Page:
Eagle Metals forced to diversify copper, stainless suppliers
Eagle Metals Inc is looking to diversify its copper and stainless steel supply chains in the face of soaring energy costs and rising demand, which could create supply deficits, according to the specialty reroll mill’s top executive
“It’s a very dynamic market that we’ve been in the last couple of years; we’re just managing through crises at this point,” president Charles J Bernard told Fastmarkets in an interview at the company’s headquarters and main facility in Leesport, Pennsylvania. “We could be in for a rough ride over the next year, supply-wise.”
Eagle Metals — which manufactures custom light-gauge strip from copper-based alloys, stainless steel, nickel-based alloys and low-carbon steel — hosted the inaugural event for the Precision Metalforming Association’s new mid-Atlantic district on Wednesday September 21.
Roughly 60% of the company’s volume purchases are copper-based, and 35% are stainless steel, with nickel and carbon representing the remaining balance, according to Bernard. Eagle Metals operates the rerolling mill in Leesport and has a service center in El Paso, Texas.
It installed its fifth rolling mill this year, a Sendzimir ZR-24, which will be up and running by the end of the year, Bernard said. The new mill will add about 35% more rolling capacity to the Leesport plant, he said, although he declined to specify exactly how much in units. It will help Eagle Metals meet increased demand for copper and stainless strip in particular, he said.
Most copper and stainless mills have had customers on allocation, capped at 2019 levels, since the beginning of the Covid-19 pandemic, according to Bernard.
Regarding copper mills specifically, Bernard said: “I won’t say it’s as tight as it used to be — a little flexibility has opened up — but it’s still the guidelines they like to follow. With the mills still on allocation, we’re not negotiating for [annual contracts for 2023]. They’re telling us what our pricing is and we’re happy to have it.”
Domestic stainless mills, on the other hand, took customers off allocation a couple of months ago and “are looking for orders,” according to Bernard.
However, if copper and stainless mills in Europe stop producing because of high energy prices, that could have similar effects to the flooding in Germany in 2021, according to Bernard. After that flooding, some US mills started sending inventory to Europe, which tightened up the market here, he said.
“If [European mills’] cost for energy goes up dramatically, and it’s a choice between heating homes this winter or operating a bronze mill, they will close heavy industry,” he said. “Even if they could operate, they’d have to raise their prices so much they wouldn’t be competitive.”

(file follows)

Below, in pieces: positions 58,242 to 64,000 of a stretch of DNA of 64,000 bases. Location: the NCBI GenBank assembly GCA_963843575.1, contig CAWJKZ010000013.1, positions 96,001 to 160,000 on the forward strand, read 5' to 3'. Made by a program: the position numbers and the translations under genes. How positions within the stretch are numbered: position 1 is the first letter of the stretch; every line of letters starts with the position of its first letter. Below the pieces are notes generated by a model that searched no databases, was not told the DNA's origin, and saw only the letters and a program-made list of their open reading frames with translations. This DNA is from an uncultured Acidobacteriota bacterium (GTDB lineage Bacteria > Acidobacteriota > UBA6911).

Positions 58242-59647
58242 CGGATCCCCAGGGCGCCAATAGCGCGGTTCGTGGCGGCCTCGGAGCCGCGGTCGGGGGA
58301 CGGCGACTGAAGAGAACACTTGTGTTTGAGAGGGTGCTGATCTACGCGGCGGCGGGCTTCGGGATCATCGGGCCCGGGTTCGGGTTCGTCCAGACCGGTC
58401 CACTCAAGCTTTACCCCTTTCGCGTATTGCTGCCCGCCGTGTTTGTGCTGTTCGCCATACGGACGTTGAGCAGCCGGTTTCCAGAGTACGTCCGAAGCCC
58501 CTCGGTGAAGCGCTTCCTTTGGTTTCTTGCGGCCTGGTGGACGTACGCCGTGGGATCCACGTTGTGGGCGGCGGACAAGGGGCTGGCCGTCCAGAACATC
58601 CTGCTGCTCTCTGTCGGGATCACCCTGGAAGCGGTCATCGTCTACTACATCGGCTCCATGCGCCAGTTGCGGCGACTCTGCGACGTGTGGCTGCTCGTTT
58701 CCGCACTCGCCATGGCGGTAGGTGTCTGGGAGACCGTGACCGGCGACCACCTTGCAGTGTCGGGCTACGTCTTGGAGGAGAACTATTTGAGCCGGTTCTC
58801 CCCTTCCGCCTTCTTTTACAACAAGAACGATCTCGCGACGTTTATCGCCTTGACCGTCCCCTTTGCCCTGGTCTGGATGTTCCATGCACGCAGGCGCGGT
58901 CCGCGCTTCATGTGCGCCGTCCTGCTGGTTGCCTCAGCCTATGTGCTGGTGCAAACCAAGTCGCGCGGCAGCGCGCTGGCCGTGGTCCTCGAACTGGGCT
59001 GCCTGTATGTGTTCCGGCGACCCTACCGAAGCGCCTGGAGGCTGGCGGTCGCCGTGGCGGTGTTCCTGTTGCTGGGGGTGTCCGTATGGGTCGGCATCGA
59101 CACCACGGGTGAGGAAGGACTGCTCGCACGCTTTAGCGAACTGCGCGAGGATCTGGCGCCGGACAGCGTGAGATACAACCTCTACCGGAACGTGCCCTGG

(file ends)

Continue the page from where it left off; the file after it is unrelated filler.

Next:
“We do buy some stainless and copper alloys from Europe, so that’s going to be problematic,” he added.
Phosphor bronze, for example, is manufactured primarily in Germany and not at all in the United States, according to Bernard.
“If they shut down, that will directly affect the US market dramatically,” he said. “Now I have to look at China, India and Turkey… The supply chain is getting worse, it’s more fractured.”
Eagle Metals also has dealt with three hydrogen force majeures this year, which have limited how much hydrogen it can buy, Bernard said. The company uses hydrogen to produce annealed products, he said.
Meanwhile, demand for copper generally is increasing, especially from electric vehicles (EVs), and this is likely to lead to a significant supply deficit, according to Bernard.
“Copper goes into automotive, electrical, electronic and industrial, and all of those sectors are still fairly strong,” he said. But there’s not enough copper to meet the needs that automakers have outlined they’ll need to make more electric vehicles, he said.
“That’s going to weigh on the basic industrial needs for all of the existing applications,” Bernard added. “That’s a real problem, and it’s not being addressed… There’s not enough copper for current demand, or for the need for EVs and electrification in general.”
Metals and mining executives have become increasingly frustrated by continued hold-ups, hinderances and hesitation by regulatory authorities to approve their projects around the world. This is at odds with a strengthening spotlight on the development of supplies of critical minerals for the energy transition.
The London Metal Exchange three-month copper price closed at $7,737 per tonne ($3.51 per pound) on Thursday September 22, down by 16.37% from $9,251 per tonne a year ago. Fastmarkets assessed the copper grade 1 cathode premium, ddp Midwest US at 10-13 cents per lb on Tuesday September 20. The premium has increased by 35.29% year on year from 8-9 cents.
Fastmarkets’ monthly assessment for stainless steel 304 cold-rolled sheet, fob mill US was $205 per hundredweight ($4,100 per short ton) on Monday September 12, up by 10.96% from $184.75 per cwt on September 10, 2021.